MARION — The year 2020 was a moment in time that many Ohio history buffs have been looking forward to since April of 2016.
That was when the Harding 2020 project was made public, announcing plans to build the Warren G. Harding Presidential Center and the renovation of the Harding Home, both located in Marion. The entire undertaking, supervised by the Ohio History Connection, is dedicated to the life and legacy of the 29th president of the United States, a smalltown guy and local newspaper owner who became one of the most powerful men on the planet for a brief time.
Harding was born in Blooming Grove in northern Morrow County on Nov. 2, 1865. A marker reminds motorists driving along State Route 97 of his boyhood home.
This year was supposed to be a celebration of then-Sen. Harding’s landslide victory in the 1920 presidential election over fellow Ohio newspaper man James M. Cox, who was governor of the Buckeye State at the time.
But then along came the coronavirus pandemic.
The original timetable called for the 12,000-square foot Harding Presidential Center and newly renovated Harding Home to be open in May 2020 and be part of the Marion County Bicentennial Celebration festivities in July.
The first delay was announced in February, just prior to the outbreak of the pandemic in Ohio, due to back orders on materials. At that time, officials with the Ohio History Connection decided to push back the opening to September. In early August, officials decided to indefinitely delay the opening of the museum and home due to the ongoing pandemic.
Megan Wood, director of cultural resources at the Ohio History Connection, said while officials wait for the pandemic to subside, work continues to complete the displays in the museum’s exhibit halls and final touches on the renovation of the Harding Home.
”When I look at the whole site overall, we’re probably about 95% there,” Wood said. “Most of the things that aren’t complete have to do with finishing details. We can’t bring large crews to the site. We’re keeping it to a few staff at a time. We’re very, very close and everybody’s been working so very hard. A lot of people have put a lot of work into this project.”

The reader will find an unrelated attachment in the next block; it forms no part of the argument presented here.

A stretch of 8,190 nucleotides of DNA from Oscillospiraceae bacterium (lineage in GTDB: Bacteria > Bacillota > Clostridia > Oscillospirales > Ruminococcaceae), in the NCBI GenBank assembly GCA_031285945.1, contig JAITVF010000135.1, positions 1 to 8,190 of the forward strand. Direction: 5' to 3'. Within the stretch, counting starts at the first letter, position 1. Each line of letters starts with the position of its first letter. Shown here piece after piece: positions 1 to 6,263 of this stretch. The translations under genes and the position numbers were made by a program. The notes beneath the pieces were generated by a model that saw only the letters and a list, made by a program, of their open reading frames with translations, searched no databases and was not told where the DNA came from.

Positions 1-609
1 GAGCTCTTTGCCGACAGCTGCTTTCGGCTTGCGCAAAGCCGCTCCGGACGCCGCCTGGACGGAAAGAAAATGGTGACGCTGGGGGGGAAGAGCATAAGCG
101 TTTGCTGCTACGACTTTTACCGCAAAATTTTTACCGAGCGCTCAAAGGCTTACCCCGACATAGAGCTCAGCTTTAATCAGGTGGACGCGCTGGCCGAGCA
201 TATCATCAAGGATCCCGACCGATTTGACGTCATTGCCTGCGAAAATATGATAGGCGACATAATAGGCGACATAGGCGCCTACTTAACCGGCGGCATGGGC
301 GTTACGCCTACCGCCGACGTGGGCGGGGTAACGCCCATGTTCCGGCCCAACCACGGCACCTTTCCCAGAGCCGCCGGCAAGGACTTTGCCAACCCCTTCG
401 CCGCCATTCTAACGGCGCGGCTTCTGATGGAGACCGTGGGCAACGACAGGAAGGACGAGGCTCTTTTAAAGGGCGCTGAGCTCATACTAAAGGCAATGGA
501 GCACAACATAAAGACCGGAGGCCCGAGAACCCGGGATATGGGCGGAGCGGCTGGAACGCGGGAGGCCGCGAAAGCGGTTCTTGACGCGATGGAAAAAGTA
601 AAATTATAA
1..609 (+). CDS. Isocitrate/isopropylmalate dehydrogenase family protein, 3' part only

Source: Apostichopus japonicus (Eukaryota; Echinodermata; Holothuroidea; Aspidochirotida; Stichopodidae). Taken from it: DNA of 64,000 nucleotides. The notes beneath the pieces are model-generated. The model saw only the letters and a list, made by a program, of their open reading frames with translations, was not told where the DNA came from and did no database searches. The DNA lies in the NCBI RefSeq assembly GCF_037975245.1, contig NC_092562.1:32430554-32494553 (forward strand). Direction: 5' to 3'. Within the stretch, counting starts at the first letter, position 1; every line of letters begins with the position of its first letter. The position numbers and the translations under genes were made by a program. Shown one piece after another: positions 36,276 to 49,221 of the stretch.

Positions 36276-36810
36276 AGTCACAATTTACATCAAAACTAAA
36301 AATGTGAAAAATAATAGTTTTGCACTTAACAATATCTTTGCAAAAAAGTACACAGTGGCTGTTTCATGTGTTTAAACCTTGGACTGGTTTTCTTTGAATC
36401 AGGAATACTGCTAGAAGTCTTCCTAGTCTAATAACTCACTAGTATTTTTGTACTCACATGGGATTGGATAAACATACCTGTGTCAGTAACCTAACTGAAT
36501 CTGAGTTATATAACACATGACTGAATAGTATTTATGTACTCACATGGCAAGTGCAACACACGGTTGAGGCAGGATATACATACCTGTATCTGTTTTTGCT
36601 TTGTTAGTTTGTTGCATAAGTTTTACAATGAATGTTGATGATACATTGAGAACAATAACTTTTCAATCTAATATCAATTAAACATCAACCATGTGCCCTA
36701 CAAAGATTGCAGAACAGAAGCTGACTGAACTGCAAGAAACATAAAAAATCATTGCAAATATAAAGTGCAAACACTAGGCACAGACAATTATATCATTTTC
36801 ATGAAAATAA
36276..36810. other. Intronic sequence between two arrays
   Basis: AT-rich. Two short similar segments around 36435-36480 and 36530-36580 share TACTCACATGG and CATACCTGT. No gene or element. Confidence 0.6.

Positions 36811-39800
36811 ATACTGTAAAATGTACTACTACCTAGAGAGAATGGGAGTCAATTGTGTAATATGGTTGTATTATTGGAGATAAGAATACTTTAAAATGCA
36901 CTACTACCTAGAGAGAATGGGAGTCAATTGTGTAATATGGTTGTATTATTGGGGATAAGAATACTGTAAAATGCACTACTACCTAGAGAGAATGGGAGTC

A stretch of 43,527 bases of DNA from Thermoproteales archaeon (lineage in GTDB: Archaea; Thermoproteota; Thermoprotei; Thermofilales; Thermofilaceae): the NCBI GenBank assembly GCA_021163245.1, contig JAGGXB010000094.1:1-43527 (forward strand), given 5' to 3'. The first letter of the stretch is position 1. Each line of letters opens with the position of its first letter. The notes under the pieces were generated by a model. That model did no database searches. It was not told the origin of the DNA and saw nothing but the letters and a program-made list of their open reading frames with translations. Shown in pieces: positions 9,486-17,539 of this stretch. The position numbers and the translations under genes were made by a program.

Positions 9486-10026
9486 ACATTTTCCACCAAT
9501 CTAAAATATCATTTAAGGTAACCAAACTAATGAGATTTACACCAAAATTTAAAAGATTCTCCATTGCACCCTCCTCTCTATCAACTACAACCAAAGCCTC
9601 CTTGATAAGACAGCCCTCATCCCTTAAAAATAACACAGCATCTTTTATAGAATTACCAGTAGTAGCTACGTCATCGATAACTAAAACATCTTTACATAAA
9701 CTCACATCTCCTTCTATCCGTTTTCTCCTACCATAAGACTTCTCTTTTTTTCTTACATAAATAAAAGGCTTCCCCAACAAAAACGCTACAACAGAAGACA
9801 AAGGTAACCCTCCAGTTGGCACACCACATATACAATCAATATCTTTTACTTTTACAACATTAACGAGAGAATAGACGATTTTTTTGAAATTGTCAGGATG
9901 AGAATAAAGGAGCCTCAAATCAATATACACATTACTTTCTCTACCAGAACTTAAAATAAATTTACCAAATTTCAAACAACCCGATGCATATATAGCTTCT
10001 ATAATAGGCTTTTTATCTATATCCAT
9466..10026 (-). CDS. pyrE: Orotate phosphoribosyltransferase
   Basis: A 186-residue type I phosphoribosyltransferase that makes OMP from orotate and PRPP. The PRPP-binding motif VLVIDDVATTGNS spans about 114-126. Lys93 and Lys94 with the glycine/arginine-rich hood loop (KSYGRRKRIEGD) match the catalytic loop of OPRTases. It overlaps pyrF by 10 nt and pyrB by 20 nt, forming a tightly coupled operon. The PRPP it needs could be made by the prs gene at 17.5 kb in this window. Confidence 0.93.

The presidential museum features exhibits showcasing Warren Harding’s days as a newspaper owner and editor, his political career prior to becoming president, and his days in the White House with his wife Florence Harding. Another exhibit details Harding’s Voyage of Understanding train excursion that saw him visit large cities and small towns across the western part of the country during the summer of 1923. The goodwill journey was cut short by Harding’s death on Aug. 2, 1923, in San Francisco, California.
The final section of the exhibit hall features a study of Harding’s legacy, which, like all historical figures, has its share of good and bad. Following his death and the subsequent passing of Florence Harding roughly a year later, the job of telling the Harding story was mainly undertaken by his detractors and political enemies. Obviously, they focused squarely on his shortcomings and scandals associated with his presidency and the extramarital affairs in his personal life.
“It was the perfect storm for him after his death,” said Sherry Hall, longtime site manager of the Warren G. Harding Presidential Sites in Marion. “His reputation just drops to the bottom of the barrel, mainly because neither he nor Mrs. Harding were there to defend themselves against the accusations and mischaracterizations. Other politicians laid low because they didn’t want to be tainted. So, it was a field day for his opponents and detractors.
“And sadly, what I’ve discovered in my research, is that a lot of the Harding bashing started here, in Marion. Some of the people who jumped on the bandwagon when he was in power jumped off once he was gone. Maybe that’s just human nature.”
Hall hopes the research and information presented in the museum exhibits will give people a clearer, more accurate view of Harding and his legacy.
“It’s going to be fun when we’re able to open this exhibit gallery, because we’ve got the whole story that we can share with people now,” Hall said. “People are going to be very surprised at what they find in there. And it’s going to be fun to tell his story. We’re going to put Harding in his world and provide context for people now to help them understand what people in the early 1900s thought about him and his presidency.”
The Warren G. Harding Presidential Site is located at 380 Mount Vernon Ave. in Marion. For information, go to hardinghome.org.